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Shakespeare's The Tempest

Prospero's command of "the natural world" is evident in what Robert Ornstein says of the way Prospero pushes the two lovers together, noting that Prospero has spent much time protecting his daughter from the lust of Caliban and now "instinctively hectors Ferdinand on the need to respect Miranda's virginity" because "he is unable to think of Miranda except as a vulnerable defenseless child even though he knows that she has grown into womanhood" (Ornstein 240). Prospero is the master who is able to manipulate the other characters with his magic. He prevents the love affair between Ferdinand and Miranda from developing too rapidly because that would not suit his plans, but when it is evident that the love will grow and that he himself approves of it, he facilitates rather than obstructs. Much of what he does in the latter half of the play is designed to get Alonso as well to approve of the liaison between the two young people, and he will use illusion to teach his enemies the error of their ways. Clearly, Shakespeare sees a healing power in drama itself and expresses that belief in this play, and again magic is identified with drama. The love between Ferdinand and Miranda reaches a turning point in Act III when they become betrothed. Prospero has been antagonistic to this union through most of the play because it does not suit his purpose. In Act IV Scene 1, however, he shows a different face as he helps celebrate the betroth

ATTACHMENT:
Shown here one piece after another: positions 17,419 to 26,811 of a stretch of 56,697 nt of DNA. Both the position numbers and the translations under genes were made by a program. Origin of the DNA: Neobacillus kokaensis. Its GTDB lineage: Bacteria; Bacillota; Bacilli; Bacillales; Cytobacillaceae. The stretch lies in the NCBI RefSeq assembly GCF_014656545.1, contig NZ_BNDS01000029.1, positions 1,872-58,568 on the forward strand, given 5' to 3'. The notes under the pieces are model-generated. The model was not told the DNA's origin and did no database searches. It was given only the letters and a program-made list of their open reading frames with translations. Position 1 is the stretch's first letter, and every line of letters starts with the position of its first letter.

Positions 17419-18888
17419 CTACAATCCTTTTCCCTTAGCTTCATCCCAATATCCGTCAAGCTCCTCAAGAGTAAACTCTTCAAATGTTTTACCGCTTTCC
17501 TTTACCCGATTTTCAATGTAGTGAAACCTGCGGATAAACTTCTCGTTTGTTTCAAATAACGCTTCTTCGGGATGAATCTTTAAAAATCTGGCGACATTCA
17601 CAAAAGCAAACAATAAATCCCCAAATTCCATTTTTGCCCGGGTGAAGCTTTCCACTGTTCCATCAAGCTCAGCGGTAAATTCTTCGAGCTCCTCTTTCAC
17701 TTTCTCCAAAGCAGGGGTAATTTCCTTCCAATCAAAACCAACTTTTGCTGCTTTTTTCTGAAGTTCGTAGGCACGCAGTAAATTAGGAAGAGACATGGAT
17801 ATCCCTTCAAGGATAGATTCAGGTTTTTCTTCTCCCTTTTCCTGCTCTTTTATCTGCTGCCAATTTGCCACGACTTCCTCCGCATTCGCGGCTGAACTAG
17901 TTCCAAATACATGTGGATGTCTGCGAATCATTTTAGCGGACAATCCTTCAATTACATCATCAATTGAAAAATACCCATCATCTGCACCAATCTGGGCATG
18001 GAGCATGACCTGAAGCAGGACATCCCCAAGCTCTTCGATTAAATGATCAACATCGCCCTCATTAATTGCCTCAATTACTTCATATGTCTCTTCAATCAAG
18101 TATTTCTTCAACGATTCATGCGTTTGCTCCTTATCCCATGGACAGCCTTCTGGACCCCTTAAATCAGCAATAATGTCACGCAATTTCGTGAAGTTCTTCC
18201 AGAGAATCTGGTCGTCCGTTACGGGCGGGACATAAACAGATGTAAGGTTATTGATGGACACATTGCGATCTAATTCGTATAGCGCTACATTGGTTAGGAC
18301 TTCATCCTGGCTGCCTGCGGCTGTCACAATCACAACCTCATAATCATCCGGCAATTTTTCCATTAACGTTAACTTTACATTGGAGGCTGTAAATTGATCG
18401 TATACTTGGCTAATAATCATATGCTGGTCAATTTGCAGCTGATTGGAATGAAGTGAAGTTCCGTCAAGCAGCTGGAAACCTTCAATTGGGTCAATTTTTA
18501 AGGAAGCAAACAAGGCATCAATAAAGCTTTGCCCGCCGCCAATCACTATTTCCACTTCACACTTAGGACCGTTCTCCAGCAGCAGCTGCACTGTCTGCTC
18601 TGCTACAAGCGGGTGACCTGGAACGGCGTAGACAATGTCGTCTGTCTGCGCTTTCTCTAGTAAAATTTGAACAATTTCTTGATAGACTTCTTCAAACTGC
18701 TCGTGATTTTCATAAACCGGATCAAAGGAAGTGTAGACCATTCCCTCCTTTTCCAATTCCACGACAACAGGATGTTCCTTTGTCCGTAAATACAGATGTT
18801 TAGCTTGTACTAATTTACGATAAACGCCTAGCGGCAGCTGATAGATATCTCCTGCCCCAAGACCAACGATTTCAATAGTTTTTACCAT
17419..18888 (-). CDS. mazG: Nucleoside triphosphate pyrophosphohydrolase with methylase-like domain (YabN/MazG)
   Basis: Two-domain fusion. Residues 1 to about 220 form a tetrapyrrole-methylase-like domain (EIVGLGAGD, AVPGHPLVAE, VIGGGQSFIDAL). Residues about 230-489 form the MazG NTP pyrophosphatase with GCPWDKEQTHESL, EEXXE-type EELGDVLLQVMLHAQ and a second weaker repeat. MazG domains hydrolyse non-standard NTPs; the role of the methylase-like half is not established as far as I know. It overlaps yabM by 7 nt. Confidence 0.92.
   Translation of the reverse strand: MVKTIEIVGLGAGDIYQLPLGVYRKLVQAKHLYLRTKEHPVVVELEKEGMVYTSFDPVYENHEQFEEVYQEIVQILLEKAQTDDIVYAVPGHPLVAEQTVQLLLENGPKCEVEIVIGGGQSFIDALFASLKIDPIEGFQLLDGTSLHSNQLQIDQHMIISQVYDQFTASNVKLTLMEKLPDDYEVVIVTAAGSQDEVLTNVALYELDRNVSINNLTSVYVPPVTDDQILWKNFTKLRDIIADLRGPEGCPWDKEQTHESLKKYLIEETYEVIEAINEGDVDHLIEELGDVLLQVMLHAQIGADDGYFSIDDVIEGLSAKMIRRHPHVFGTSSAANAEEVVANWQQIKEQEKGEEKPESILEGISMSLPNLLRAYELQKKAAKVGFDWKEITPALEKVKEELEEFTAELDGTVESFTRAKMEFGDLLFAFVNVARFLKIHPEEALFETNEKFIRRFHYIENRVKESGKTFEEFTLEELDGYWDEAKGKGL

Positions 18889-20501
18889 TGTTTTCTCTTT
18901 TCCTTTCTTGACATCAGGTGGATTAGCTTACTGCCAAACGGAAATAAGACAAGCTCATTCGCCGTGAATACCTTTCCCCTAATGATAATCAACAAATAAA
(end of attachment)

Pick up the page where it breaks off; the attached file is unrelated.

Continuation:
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Shakespeare's The Tempest. (1969, December 31). In LotsofEssays.com. Retrieved 03:55, October 23, 2014, from http://www.collegetermpapers.com/viewpaper/17814.html
 
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